When the inquiry presented its final report on 29 June 2016, it revealed itself to be one of very few to reach unanimous recommendations, such as the recommendation that the government start a new subsidy for Australian companies to make videogames, similar to the previous Interactive Games Fund. This, Ludlam told Hyper earlier this year, was due to efforts of all inquiry members to “buy in”

“I was pleased and it was very rare that you get a report like that handed down with everybody in strong agreement,” Senator Ludlam said.

“It becomes less of a surprise (that there was consensus) because the industry put on a really, really good story. People like Tony Reed and Ron Curry and others who just put a really good case forward that the industry was worthy of support, both from a digital arts kind of artistic perspective and also from an industry and economic perspective.”

With the government yet to officially respond to the report more than a year after it was handed down, Ludlam continued to rally around it. In an early June Senate Estimates session, he pressed Communications Minister Mitch Fifeld as to why the government had delayed its response, a line of questioning that revealed that a draft response is currently sitting on the Minister’s desk. At the time of writing, it has not yet been publicly released.

The future

With Scott Ludlam now gone from Parliament, a number of questions remain about who will fill the void-both in terms of the Senate spot he held and his advocacy efforts. Complicating matters is that the Court of Disputed Returns needs to determine whether or not Ludlam’s departure opens a casual vacancy, meaning that his own party, the Greens, will be able to fill the spot. Meanwhile, the IGEA is concerned that the industry will lose representation with Ludlam’s departure.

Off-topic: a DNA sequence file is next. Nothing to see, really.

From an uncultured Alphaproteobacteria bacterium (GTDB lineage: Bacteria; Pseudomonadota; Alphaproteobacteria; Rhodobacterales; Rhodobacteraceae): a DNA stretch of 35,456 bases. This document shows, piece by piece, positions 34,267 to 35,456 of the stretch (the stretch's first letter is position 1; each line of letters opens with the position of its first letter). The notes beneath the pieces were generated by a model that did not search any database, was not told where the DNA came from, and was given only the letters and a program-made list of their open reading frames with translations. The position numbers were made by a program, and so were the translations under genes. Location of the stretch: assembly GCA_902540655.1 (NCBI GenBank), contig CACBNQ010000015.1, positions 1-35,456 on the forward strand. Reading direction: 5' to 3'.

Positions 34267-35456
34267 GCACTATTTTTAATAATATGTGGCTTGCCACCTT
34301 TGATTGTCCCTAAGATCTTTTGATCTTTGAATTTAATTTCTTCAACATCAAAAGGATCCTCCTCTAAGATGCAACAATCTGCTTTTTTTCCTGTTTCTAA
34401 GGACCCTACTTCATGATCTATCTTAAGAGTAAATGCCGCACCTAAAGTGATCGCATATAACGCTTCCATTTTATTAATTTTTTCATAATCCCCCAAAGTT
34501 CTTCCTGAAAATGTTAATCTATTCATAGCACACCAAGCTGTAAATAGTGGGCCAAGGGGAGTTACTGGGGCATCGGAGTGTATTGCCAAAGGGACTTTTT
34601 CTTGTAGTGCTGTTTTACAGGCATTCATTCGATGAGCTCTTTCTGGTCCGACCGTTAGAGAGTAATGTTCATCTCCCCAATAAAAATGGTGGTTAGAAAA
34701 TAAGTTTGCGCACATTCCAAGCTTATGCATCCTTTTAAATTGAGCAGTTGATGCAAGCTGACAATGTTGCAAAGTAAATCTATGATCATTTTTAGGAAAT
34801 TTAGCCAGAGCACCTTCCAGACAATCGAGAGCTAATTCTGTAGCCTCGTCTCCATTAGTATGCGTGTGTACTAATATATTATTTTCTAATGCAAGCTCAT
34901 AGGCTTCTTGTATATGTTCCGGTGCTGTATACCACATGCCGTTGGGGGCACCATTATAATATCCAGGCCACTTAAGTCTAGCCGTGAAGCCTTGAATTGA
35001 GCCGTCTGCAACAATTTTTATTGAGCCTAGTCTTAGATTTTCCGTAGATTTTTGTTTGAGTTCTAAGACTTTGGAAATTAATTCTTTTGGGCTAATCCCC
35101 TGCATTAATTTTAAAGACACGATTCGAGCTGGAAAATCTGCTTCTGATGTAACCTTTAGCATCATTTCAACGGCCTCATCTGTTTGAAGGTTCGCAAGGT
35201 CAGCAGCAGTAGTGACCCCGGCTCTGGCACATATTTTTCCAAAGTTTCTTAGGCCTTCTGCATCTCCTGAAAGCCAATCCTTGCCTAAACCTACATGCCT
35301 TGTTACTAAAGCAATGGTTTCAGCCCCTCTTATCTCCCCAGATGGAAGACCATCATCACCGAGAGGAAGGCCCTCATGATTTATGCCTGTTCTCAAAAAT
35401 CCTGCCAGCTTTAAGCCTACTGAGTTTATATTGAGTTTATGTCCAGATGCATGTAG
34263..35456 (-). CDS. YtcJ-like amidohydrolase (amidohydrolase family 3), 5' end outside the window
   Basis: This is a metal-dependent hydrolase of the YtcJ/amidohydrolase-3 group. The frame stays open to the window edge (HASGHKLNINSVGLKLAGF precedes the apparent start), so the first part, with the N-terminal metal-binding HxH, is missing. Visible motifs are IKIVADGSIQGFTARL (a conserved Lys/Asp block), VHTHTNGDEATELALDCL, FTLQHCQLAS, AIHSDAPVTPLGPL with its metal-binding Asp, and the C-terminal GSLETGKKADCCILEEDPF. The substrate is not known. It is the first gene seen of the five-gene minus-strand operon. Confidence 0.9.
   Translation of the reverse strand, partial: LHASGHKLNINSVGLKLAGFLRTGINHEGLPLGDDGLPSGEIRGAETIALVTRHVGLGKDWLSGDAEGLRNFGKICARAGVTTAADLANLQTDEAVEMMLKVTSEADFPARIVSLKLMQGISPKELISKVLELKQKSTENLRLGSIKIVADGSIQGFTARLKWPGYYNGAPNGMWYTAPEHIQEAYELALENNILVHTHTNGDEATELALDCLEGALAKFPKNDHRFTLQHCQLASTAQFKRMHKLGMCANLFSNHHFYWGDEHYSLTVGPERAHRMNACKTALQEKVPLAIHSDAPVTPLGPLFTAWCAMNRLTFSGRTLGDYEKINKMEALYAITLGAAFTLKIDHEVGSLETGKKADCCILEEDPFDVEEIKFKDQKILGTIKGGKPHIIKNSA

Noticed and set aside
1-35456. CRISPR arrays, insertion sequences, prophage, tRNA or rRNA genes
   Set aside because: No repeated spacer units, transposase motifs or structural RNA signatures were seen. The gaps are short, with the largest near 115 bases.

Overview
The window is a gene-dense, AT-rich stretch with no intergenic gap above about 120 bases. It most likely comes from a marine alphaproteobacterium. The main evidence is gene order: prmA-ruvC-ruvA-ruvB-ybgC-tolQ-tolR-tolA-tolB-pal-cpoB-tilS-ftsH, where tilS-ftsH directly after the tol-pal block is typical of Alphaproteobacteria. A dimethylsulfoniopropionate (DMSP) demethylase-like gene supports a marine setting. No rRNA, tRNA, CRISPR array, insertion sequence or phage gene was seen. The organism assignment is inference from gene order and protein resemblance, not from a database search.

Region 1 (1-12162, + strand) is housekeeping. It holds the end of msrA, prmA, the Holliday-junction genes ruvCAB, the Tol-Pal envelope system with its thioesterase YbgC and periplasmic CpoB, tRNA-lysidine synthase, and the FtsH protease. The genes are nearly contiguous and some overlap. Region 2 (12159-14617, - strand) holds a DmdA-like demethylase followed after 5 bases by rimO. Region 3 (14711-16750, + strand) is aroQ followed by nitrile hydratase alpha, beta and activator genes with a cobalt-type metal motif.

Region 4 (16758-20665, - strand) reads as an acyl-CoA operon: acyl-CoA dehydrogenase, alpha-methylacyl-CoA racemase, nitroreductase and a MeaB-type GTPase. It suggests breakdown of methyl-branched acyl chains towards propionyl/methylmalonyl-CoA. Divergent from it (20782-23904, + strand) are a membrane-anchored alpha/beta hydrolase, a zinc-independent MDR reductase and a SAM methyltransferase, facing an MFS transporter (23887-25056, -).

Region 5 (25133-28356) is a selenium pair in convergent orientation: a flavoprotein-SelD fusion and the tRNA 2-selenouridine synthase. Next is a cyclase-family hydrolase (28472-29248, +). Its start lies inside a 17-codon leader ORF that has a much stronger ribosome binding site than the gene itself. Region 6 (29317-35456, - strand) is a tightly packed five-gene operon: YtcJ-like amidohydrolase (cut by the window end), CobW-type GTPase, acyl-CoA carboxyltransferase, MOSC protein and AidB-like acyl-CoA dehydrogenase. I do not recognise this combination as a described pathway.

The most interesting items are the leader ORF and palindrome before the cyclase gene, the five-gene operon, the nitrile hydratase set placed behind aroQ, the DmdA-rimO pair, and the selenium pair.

“With Ludlam gone, it feels like it is going to make things more difficult for the games industry,” the IGEA statement read, “whether it’s trying to get some form of Federal Government support for games development, such as funding or tax breaks, or even just getting the Government to recognise games as a legitimate industry.”

In parliament, the task of pushing for these causes will now fall heavier on the shoulders of other parliamentarians who are passionate about the plight and potential of Australia’s videogames industry. There are some signs that some remain who will take up this burden. In June, a House of Representatives committee recommended that the government start a new fund similar to the Interactive Games Fund. Labor’s Terri Butler was the inquiry’s Deputy Chair. Ms Butler told the House of Representatives “At the time [that the scheme was cut], I spoke out against those cuts and I am pleased that this report recommends the reinstatement of that scheme”. If Australia’s videogames industry is to gain traction in Canberra after Ludlam’s exit, more of this speaking out will be needed.   

Copyright © Hyper Magazine. All rights reserved.